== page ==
Excerpts of Sidney Thomas Hampson's diary:
Jan 11, 1915
Enlisted Moose Jaw, Saskatchewan with the 46th Battalion.
Trained at Camp Sewell, Manitoba.
Jul 1, 1915
By train to Montreal via Smiths Falls on.
Jul 7, 1915
Boarded ship, stopover at Louisberg.
Jul 15, 1915
Arrive at Plymouth.
By train to Shorncliffe and transferred to 32nd Battalion.
Sept 4, 1915
Transfer to 10th Battalion, D Coy.
Arrive in France near Hill 63 (near the River Douve).
War Diary mentions "New Year's Eve was highlighted by the enemy's attempt to fraternize, shouting across friendly greetings but soon stopped on receiving no reply."
10th Batt. conducted 2 March diversionary attack supporting British Army main offensive on the Bluff, north bank of Ypres-Comines Canal. Later letters list Percy Whitney as Sid's friend who won the MM here in the same Company.
Apr 7, 1916
10th Batt moved to Hill 60 between Ypres & Comines.
June 13, 1916
War Diary lists this time period after this date as "perhaps the worst experience of the Battalion" in the entire war.
June 2nd opened with a terrific German bombardment and a major German attack near Mont Sorrel, Hill 61, Tor Top, and Observatory Ridge. Loss of this ridge would give the enemy command of the Ypres salient. The 10th Batt. responded counterattacking with 7th Batt. on Mont Sorrel through Armagh Wood to support the 3rd Div who lost the ground. Both Battalions were "cut to ribbons". Many were killed by friendly British artillery rushing to support the Canadians. 10th's casualties in these few days were 274 killed or wounded of the strength at the time of 959. Whitney's exploits mentioned in war diary which led to renewed German bombardment.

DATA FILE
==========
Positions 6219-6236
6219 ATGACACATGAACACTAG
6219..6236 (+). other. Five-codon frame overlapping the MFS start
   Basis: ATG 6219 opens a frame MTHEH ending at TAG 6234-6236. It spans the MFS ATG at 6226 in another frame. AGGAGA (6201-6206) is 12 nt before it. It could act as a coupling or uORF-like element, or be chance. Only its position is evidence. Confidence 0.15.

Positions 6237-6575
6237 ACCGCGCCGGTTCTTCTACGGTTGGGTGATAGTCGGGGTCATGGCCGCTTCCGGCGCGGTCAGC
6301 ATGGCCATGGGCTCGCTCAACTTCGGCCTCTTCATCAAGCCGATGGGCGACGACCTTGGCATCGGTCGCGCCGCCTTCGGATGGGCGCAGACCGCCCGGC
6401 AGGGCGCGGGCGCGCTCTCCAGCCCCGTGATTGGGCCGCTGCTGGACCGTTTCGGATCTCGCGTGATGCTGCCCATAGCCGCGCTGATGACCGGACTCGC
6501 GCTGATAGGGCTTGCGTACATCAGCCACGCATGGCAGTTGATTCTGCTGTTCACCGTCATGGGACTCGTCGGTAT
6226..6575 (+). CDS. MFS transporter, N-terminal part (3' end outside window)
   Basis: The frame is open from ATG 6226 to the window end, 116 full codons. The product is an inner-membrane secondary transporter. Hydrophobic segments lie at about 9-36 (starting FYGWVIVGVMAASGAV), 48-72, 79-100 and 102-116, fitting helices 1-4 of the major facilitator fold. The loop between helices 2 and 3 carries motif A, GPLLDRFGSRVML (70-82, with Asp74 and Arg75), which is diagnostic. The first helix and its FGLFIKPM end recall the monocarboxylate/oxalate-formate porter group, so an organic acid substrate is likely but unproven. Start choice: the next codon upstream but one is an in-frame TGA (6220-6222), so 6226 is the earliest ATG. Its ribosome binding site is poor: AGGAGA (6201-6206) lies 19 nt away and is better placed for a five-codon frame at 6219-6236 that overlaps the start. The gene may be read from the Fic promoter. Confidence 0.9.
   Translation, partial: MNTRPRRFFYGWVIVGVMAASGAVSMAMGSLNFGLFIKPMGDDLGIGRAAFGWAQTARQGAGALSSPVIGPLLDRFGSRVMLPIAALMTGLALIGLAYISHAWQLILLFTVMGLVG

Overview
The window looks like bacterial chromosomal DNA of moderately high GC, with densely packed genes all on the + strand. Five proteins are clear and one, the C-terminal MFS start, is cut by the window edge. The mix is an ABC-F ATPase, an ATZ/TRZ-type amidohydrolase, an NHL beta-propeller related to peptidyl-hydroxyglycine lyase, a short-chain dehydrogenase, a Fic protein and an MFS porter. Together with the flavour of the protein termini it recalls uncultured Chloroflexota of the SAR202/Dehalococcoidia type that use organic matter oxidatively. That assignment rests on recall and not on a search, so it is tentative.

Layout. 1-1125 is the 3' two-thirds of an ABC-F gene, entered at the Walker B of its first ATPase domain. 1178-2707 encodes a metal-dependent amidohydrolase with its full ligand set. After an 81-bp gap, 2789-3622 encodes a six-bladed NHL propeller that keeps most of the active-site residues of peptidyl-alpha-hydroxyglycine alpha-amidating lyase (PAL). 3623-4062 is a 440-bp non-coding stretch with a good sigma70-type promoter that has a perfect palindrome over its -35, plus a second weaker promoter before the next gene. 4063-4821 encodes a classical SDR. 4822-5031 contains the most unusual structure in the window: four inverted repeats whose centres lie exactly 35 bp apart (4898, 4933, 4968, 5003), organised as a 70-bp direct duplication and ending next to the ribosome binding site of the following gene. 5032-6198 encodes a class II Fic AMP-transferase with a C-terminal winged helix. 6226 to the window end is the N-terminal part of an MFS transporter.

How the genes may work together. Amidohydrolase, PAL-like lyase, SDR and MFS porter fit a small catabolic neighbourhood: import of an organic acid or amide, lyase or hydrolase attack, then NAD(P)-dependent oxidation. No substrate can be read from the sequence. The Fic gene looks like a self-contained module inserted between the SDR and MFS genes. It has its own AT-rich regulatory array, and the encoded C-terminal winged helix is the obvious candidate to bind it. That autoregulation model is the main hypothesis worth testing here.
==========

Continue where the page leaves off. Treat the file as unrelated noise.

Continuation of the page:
War Diary lists the 10th Batt. marching via Candas and Montrelet, to the assist at the Battle of the Somme on Aug 28th and called in the diary "the slaughterhouse". They had just received their new "10th Canadians" cap badge and collar markings. Their trenches lay near La Boiselle and the Chalk Pitts, three miles north of Albert. "Around the clock shelling was routine" in the hell that was the Somme, and the casualties were appalling. Men "literally disappeared from the face of the earth in this witch's cauldron of high explosive and mud". "The men marched in over shell swept roads; waiting patiently in the shelled trenches; they advanced a few hundred yards in limited objective attacks, with barrages in front of them; if fortunate they held their position with heavy casualties; if not, they came back-or such as remained-to their jumping-off trench and had still heavier losses; and they returned to rest billets a shadow of their former selves."
September - November 1916
The 10th sustained no fewer than 4 heavy German attacks, the final one coming as close as 35 yards before being broken up. Heavy shelling along with this caused casualties. On Sep 25th, in a major offensive all across the Somme, the 10th attacked Thiepval Ridge between Thiepval and Courcelette. The Battalion fought effectively in spite of heavy losses and extensive disorganization. 417 casualties were sustained by the 10th Batt. in these actions on the Somme.
They then marched to a place called Vimy on Nov 6th.
The winter of 1916-17 was the worst in 21 years.